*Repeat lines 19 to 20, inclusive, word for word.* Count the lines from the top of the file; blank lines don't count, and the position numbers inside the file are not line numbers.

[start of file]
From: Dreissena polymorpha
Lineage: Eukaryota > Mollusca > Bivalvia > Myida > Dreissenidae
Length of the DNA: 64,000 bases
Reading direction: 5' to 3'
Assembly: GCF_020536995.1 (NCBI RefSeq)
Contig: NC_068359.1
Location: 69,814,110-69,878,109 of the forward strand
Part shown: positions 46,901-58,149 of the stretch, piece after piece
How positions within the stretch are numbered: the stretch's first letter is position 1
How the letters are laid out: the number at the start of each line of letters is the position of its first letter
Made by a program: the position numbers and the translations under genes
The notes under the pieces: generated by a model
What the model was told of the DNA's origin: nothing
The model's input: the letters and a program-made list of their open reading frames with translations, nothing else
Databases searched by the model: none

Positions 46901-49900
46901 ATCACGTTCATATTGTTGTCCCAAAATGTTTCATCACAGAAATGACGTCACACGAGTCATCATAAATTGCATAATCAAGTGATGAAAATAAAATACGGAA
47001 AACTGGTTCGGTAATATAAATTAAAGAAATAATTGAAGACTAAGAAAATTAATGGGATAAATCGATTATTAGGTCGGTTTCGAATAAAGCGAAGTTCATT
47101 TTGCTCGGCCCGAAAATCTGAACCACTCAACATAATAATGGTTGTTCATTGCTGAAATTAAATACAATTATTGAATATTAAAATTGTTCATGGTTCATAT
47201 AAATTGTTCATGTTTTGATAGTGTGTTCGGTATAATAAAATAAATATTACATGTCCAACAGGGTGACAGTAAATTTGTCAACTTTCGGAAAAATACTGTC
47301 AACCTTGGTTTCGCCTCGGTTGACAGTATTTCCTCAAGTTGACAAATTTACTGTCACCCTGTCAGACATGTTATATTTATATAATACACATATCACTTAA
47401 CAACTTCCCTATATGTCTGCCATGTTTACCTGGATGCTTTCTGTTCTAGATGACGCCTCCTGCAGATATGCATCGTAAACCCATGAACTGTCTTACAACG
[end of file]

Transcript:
47101 TTGCTCGGCCCGAAAATCTGAACCACTCAACATAATAATGGTTGTTCATTGCTGAAATTAAATACAATTATTGAATATTAAAATTGTTCATGGTTCATAT
47201 AAATTGTTCATGTTTTGATAGTGTGTTCGGTATAATAAAATAAATATTACATGTCCAACAGGGTGACAGTAAATTTGTCAACTTTCGGAAAAATACTGTC